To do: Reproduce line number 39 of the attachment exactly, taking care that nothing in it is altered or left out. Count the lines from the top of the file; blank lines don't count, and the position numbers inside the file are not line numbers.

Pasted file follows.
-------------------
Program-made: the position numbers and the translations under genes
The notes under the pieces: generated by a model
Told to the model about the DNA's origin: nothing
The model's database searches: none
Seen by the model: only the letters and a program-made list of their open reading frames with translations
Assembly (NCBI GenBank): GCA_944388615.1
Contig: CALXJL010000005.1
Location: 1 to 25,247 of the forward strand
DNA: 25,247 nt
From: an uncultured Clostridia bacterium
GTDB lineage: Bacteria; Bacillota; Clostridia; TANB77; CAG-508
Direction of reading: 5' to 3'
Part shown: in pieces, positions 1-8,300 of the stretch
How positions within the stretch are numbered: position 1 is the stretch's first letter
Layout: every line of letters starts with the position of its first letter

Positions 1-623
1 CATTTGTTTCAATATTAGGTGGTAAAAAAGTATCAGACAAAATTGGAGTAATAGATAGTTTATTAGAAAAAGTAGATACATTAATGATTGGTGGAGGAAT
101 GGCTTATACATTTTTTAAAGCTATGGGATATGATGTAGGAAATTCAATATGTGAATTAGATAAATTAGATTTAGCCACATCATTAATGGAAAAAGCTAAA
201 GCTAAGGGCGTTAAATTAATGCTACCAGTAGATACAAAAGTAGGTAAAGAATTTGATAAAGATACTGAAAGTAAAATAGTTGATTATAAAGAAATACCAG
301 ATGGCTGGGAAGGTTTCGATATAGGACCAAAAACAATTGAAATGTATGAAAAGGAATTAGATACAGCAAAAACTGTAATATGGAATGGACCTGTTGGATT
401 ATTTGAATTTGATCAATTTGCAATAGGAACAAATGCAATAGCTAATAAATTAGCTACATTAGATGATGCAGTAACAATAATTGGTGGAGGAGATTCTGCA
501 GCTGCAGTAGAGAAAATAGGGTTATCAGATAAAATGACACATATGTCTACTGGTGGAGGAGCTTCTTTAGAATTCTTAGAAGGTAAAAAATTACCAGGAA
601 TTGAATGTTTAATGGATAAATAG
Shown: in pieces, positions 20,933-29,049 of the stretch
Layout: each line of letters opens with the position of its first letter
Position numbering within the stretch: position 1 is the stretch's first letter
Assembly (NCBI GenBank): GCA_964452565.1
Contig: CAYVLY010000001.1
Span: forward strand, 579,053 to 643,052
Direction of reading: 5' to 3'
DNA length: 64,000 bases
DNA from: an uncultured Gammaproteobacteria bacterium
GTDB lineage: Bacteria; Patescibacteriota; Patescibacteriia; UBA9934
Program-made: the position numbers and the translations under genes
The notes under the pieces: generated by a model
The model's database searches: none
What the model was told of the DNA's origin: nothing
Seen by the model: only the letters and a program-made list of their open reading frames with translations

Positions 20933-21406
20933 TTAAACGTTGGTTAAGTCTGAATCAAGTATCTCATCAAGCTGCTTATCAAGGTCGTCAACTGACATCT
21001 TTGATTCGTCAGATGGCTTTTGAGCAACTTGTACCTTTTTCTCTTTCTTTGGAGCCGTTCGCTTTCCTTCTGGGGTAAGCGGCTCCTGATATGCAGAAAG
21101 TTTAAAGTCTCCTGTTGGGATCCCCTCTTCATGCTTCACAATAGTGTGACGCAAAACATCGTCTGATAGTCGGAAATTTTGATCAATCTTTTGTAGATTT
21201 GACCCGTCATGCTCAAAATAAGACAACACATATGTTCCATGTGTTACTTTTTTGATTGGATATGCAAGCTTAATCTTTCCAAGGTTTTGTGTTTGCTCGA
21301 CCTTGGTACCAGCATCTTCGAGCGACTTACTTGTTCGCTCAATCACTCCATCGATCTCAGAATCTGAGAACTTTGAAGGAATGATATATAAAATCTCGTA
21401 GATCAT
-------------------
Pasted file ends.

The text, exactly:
Positions 20933-21406